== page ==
Matt Yglesias has an excellent post here about the lovely city of Santa Monica, which prides itself on its greenness yet has seen barely any population growth in recent decades despite sky-high house prices.
For Santa Monica you can subsitute any number of nice, exclusive places in the US and across Europe. Here in London we have an excellent example in the Royal Borough of Kensington and Chelsea, where the average house price is over a million pounds (pdf) but where the population and the number of households actually fell, albeit only slightly, between the 2001 and 2011 censuses compared to an increase of 8.3% across London as a whole (xls).
Demand for housing in K&C is clearly through the roof, so how come its population isn't growing? The reason is that planning policy, backed up with overwhelming political support from borough residents, makes it very difficult to build any new housing in the area. So very little does get built, so rising demand just pushes up prices.
K&C is a somewhat extreme example (70% of it is in a conservation area!) but the general pattern is widespread. More people want to move to urban areas to be closer to job opportunities or to avail of improvign urban environments, but the people who are already there don't want their neighbourhood to change so they campaign against new housing developments, and politicians dutifully vote those developments down. The supply shortfall pushes up prices, so only the richest can afford to move in and those less well-off either stay put or move to somewhere less nice and/or further out.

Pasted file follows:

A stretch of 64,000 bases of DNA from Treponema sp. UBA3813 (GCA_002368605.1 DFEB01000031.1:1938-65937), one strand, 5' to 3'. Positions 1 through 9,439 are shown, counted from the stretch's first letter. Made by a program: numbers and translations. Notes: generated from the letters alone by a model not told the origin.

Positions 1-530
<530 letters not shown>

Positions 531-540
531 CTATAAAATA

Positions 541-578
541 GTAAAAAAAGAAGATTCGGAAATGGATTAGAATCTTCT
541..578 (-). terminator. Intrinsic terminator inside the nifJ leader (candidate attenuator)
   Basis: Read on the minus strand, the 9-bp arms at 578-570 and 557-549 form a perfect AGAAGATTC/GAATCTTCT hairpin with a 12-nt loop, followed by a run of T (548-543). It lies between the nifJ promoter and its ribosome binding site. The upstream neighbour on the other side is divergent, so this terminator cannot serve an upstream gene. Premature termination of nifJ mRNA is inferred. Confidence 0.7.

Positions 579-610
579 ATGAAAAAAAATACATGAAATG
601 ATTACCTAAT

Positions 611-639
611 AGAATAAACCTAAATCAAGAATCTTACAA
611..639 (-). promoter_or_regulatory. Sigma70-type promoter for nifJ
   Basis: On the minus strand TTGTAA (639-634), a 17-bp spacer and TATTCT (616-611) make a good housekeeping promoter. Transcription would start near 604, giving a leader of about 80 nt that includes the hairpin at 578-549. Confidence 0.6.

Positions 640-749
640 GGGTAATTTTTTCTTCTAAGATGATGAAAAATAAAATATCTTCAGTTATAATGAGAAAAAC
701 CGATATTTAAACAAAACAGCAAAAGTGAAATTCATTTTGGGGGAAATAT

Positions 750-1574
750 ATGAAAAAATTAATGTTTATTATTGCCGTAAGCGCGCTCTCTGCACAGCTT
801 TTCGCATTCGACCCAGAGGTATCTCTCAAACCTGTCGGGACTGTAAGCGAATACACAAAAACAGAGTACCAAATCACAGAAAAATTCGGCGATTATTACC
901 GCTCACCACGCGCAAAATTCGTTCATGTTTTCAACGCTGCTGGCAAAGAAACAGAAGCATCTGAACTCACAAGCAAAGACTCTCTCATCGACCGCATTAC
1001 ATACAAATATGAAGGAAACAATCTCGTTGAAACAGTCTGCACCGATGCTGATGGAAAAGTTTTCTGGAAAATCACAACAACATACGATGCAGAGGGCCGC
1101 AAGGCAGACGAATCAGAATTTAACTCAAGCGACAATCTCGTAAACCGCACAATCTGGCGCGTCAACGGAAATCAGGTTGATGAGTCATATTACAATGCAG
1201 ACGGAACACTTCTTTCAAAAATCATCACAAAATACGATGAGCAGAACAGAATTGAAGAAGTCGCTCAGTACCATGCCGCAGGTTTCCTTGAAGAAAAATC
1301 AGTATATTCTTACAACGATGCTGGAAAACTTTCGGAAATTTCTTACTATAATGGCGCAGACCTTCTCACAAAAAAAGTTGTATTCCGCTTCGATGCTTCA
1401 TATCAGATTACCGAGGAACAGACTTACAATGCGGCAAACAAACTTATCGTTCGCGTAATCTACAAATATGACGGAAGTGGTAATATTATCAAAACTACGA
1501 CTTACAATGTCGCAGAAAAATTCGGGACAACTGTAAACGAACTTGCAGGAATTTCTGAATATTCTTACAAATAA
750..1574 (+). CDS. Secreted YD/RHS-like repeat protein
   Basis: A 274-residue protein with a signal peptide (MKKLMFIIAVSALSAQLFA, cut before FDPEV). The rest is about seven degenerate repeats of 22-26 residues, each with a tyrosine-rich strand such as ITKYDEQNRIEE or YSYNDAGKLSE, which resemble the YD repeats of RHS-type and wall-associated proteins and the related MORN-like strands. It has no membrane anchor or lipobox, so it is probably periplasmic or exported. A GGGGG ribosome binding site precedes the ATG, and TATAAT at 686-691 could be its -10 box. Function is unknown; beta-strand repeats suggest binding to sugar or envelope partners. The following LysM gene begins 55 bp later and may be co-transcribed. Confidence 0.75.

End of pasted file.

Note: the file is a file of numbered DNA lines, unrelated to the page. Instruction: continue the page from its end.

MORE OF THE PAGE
I think this is quite a bad situation, because it results in affordability problems, greater segregation by income and environmentally damaging urban sprawl as housing supply is diverted to places further away from jobs and services. And indeed, you hear a lot of concern about these issues in urban political discourse - but what you generally don't hear is any connection being made with all those anti-development crusades that contribute so much to the problems.
Of course there may be downsides to densification of existing urban neighbourhoods in response to rising demand. A lovely neighbourhood may not look quite as lovely when it's had some buildings replaced or some blocks of flats added. Personally I think these things can go either way and some areas would be much improved by densification, but I also think these basically aesthetic considerations are just not that important compared to the effect on people's lives of making more housing available in places where they want to live.
At its root, this is an issue of social justice and of personal ethics. People who care about social justice should be worried about a political process which gives all the power to people who already inhabit a neighbourhood and none to the people who would like to (see Matt Yglesias again). And people who think of themselves as ethical should ask themselves whether they can justify excluding others from enjoying the same neighbourhood they like so much, while adding to our already serious problems of affordability and car-dependent development.